Lena Dunham is once again here to set the world straight on the realities of mental illness -- and her insight couldn't be more on point.
The "Girls" star recently sat down with comedian Jacqueline Novak for Refinery 29's video series RIOT. In the interview, Dunham jokingly calls out the misconceptions old Hollywood may have created about mental health conditions.
"I feel like there's this glamour, when you look at like a Tennessee Williams play, where the woman who has a psychological illness is in fur, laid out on a chaise," she said. "Whereas in reality, a woman with mental illness or a woman who is struggling with her psychological wellbeing is often in sweats and in a t-shirt that used to belong to her dad and is covered in food bits."
Dunham's jokes aside, anyone who has a disorder knows that it's is far from the romanticized version painted on stage or on screen. Dunham's anxiety disorder, for example, can becoming so paralyzing it makes it difficult to engage in basic social interactions.
"I've always been anxious, but I haven't been the kind of anxious that makes you run 10 miles a day and make a lot of calls on your Blackberry," she explained. "I'm the kind of anxious that makes you like, 'I'm not going to be able to come out tonight, tomorrow night or maybe for the next 67 nights.'"
Novak, author of the book How to Weep in Public: Feeble Offerings on Depression From One Who Knows, also weighed in on dealing with mental illness. The pair lightheartedly shared coping mechanisms and visualization techniques they use to help manage anxiety each day.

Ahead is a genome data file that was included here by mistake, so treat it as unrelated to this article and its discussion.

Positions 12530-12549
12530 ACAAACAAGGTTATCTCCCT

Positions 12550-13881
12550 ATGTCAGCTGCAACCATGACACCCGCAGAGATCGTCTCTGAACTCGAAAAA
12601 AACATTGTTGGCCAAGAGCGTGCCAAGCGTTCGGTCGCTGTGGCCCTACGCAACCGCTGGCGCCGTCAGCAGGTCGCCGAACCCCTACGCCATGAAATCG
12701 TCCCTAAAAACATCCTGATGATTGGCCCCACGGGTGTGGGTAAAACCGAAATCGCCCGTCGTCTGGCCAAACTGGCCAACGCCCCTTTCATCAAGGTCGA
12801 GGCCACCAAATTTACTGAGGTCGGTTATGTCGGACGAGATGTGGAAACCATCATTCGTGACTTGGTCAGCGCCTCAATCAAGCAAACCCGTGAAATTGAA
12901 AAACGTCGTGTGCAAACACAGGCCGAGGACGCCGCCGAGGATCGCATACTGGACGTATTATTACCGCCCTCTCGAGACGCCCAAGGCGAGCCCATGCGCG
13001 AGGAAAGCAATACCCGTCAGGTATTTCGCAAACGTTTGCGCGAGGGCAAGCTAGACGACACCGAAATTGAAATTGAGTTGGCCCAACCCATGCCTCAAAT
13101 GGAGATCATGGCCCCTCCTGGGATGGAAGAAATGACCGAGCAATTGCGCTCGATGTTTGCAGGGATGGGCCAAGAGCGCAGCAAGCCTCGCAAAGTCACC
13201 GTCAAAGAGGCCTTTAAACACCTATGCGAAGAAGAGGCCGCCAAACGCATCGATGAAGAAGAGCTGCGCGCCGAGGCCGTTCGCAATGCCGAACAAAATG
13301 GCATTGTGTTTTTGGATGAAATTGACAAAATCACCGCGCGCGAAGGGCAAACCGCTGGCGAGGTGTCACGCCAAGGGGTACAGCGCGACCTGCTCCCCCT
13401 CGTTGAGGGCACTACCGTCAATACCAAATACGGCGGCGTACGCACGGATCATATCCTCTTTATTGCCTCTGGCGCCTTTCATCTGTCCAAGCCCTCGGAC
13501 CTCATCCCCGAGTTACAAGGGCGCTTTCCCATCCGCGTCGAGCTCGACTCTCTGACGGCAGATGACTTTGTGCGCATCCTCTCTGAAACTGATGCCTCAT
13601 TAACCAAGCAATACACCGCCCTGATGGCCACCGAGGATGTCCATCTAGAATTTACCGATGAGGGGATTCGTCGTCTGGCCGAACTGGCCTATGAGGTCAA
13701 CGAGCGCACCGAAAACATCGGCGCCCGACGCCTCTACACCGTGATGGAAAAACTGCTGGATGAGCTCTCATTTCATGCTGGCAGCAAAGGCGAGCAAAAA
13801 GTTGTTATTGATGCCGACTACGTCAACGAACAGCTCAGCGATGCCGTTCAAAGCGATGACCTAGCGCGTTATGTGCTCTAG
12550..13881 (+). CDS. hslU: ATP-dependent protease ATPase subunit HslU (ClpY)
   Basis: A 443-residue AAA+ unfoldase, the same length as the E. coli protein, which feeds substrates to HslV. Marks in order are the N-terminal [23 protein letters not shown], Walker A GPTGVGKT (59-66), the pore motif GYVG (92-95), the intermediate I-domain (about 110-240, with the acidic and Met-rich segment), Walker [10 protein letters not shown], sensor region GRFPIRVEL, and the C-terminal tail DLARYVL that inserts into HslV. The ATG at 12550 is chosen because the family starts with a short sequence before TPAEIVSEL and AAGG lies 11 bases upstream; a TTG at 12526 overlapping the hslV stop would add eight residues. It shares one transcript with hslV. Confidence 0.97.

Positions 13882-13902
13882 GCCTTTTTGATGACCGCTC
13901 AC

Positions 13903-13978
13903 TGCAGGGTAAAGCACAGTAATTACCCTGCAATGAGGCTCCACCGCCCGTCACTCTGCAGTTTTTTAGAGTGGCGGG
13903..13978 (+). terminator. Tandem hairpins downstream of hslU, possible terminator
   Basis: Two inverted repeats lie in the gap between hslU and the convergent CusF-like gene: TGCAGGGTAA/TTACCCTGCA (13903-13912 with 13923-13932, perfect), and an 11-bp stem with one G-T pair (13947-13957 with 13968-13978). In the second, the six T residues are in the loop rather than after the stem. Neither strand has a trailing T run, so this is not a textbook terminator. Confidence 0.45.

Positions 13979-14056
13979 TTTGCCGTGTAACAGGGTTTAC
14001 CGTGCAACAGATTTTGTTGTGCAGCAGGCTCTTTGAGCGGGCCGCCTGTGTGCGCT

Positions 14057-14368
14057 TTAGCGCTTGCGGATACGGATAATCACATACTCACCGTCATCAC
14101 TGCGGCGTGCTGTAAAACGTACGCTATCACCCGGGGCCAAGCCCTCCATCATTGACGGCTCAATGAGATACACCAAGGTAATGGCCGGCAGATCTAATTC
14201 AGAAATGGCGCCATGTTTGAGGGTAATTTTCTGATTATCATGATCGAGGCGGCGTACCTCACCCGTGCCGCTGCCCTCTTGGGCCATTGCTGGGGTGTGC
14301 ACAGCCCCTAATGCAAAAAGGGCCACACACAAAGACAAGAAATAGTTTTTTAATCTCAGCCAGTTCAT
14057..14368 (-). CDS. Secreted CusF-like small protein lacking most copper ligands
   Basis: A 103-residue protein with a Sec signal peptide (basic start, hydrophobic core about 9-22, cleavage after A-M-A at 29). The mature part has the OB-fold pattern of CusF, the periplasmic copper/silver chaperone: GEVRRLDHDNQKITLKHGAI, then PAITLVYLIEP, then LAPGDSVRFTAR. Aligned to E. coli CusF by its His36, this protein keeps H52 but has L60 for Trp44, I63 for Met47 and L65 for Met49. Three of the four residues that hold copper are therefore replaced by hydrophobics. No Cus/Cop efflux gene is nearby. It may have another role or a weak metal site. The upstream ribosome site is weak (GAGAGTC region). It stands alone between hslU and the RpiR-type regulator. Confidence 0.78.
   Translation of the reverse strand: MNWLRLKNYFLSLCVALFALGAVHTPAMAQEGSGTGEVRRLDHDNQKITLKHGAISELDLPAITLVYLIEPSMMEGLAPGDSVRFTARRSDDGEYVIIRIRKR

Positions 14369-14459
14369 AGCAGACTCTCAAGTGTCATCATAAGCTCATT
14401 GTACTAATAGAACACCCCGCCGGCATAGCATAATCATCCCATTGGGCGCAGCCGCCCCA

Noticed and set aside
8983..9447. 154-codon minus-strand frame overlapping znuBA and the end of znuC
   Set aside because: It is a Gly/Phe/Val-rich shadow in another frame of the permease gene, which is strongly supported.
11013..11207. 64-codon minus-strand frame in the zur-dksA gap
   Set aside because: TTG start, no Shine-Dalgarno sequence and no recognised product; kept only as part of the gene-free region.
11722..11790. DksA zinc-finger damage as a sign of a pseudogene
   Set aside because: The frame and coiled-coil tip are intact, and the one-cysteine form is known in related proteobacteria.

The video is par for the course when it comes to Dunham's mental health advocacy. In January, she posted photos about medication on Instagram and praised the benefits of seeking treatment for mental health conditions.
"Meds didn’t make me a hollowed out version of my former self or a messy bar patron with a bad bleach job,” Dunham wrote in one of the captions. “They allowed me to really meet myself. I wish that for every lady who has ever struggled. There’s really no shame."
Nearly one in four people worldwide will experience a mental health issue at some point in their life, yet many people hide their disorder due to shame and fear of judgment. Dunham's candidness on the subject is not only refreshing but vital when it comes mental health issues because her public status encourages people to open up about them. More of this, please.
Watch the RIOT video above to see more of Dunham and Novak's mental health interview.